leaders and those of the Allied Powers had been confident that Lenins government and the Bolshevik Revolution could not survive their combined onslaught. Yet Soviet Russia emerged from the fighting intact and firmly under Bolshevik control. It is impossible to account for the stability of the Bolshevik Government, a British memorandum stated incredulously. We must admit then that the present Russian government is accepted by the bulk of the Russian people.10 The final blows fell in 1920. Admiral Kolchak, attempting to flee Russia with his crumbling armys gold reserve, was captured in January by Red soldiers and summarily shot, his body dumped in a river. Distracted by a brief war with Poland from April to October 1920, the Red Army then resumed its chase of the remnants of Denikins forces in the late fall. Like Kolchak, Denikin abandoned his men, who then made a frantic attempt to seek shelter with the similarly retreating Allied armies. The Americans, British, French, and Japanese realized that Lenins party could not be driven from power by force; one by one, they went home, taking as many White refugees as possible with them. By November 1920, the foreigners were gone, and the counterrevolution had been put down. The Bolshevik regime had been preserved at the cost of 700,000 Red combat casualties and millions of dead or homeless Russian civilians. Soviet power was supreme.

9
Old Russia Redux
The failed pRomise of a neW day
From the partys earliest days, Lenin and the Bolsheviks had promised Russians that a new day was coming within their lifetimes. Karl Marx, however, had theorized that the historical conditions for the transition from capitalism to socialism would take time to develop, and then only after capitalism had reached its fullest development and the end of its usefulness. Lenin had rejected this formulation in its entirety. He claimed that the Bolsheviks actually could craft a socialist state out of a precapitalist social and economic Russia. Indeed, Lenin stood Marxism on its head: First would come the revolution, then the modernization that capitalism was supposed to produce, and finally the transition to socialism and consequently Communism. The Bolshevik Party, according to Lenin, would
97

98

The Bolshevik RevoluTion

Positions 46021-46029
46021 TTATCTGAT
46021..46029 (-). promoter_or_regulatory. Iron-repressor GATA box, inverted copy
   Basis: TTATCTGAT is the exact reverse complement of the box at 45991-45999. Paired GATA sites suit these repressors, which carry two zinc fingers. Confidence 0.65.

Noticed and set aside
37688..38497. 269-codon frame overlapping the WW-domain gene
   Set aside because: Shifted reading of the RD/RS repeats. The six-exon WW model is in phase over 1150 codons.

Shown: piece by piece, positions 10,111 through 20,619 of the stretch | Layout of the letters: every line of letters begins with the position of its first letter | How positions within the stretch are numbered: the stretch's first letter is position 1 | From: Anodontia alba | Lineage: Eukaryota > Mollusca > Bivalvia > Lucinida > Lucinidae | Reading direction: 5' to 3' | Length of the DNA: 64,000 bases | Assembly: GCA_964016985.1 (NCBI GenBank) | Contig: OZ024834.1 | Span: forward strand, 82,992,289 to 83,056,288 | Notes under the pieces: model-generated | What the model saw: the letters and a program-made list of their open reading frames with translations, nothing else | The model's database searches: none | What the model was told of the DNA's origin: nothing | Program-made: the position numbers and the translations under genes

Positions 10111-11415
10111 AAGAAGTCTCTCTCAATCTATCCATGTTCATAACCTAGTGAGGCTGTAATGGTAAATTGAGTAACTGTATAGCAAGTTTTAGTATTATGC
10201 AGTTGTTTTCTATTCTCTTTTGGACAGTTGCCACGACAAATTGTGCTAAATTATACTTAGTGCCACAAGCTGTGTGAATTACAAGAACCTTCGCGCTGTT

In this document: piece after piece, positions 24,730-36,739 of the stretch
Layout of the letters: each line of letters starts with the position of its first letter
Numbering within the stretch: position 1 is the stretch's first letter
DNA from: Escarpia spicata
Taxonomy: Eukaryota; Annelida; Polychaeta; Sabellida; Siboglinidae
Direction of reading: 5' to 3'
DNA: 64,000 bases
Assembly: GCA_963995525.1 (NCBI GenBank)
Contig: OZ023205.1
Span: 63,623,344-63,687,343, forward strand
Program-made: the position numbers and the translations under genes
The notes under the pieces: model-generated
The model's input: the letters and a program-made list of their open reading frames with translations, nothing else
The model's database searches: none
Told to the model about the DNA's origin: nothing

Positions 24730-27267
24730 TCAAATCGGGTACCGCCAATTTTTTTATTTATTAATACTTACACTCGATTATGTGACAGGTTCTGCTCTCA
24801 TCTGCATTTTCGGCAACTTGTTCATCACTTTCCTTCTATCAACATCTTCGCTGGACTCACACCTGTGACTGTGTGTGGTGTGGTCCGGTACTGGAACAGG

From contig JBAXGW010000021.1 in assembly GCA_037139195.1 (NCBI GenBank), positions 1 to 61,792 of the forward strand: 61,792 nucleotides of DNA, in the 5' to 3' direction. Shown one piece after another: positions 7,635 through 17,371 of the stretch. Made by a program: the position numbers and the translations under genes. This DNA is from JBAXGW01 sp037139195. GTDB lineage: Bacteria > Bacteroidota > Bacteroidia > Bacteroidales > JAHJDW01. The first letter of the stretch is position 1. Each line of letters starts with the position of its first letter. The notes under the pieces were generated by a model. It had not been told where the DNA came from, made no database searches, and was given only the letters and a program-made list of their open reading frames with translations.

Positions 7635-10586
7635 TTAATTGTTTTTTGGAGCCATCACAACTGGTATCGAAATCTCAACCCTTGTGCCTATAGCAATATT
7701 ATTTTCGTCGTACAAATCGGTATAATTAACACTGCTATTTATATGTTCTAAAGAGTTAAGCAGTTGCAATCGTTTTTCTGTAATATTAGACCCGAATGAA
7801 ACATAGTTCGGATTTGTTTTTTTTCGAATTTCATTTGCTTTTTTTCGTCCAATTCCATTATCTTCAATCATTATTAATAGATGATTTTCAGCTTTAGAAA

guide Russia through these stages in its role as the vanguard of the people. Lenin, put simply, planned to take a shortcut on the road to the Communist endpoint Marx had established. It turned out to be a shortcut to disaster. Instead of being a benevolent proletarian dictatorship that would organize society for the good of the working class, the Soviet Russian government that emerged between the civil war and Lenins death in January 1924 resembled a fairly typical authoritarian bureaucratic state. In many ways, it was strangely reminiscent of the tsars government or Kerenskys, with a ruling elite that operated through myriad agencies for its own benefit and was obsessed with maintaining its own political supremacy. Lenins promises in virtually every arena went unfulfilled. His attempt to use socialist production methods to sustain Soviet Russia during the civil war, the so-called War Communism, was an utter fiasco that resulted in urban food shortages, rampant inflation, and mass famine among the peasantry. Lenins attempt of transition to Communism, as he put it, ended up requiring the Bolsheviks to embrace capitalism anew and seek emergency assistance from, of all places, their old antagonist, the United States.1 In 1921, Lenin approved an economic revival program known as the New Economic Policy, which allowed for exactly the kind of free-market exchange and profitmaking that the Bolsheviks had sworn to do away with. Similarly, when faced with the prospect of millions of starving Russians, the Bolshevik regime turned to the capitalist United States for aid. As early as July 1921, the United States was furnishing $61 million in food aid to the Soviets. By the following summer, the American Relief Administration (ARA) was feeding more than 11 million Russians every day. The goodwill generated by the ARA prompted the Russian author Maxim Gorky to say of the U.S. effort that it was a unique, gigantic achievement, worthy of the greatest glory, which will long remain in the memory of millions of Russians . . . whom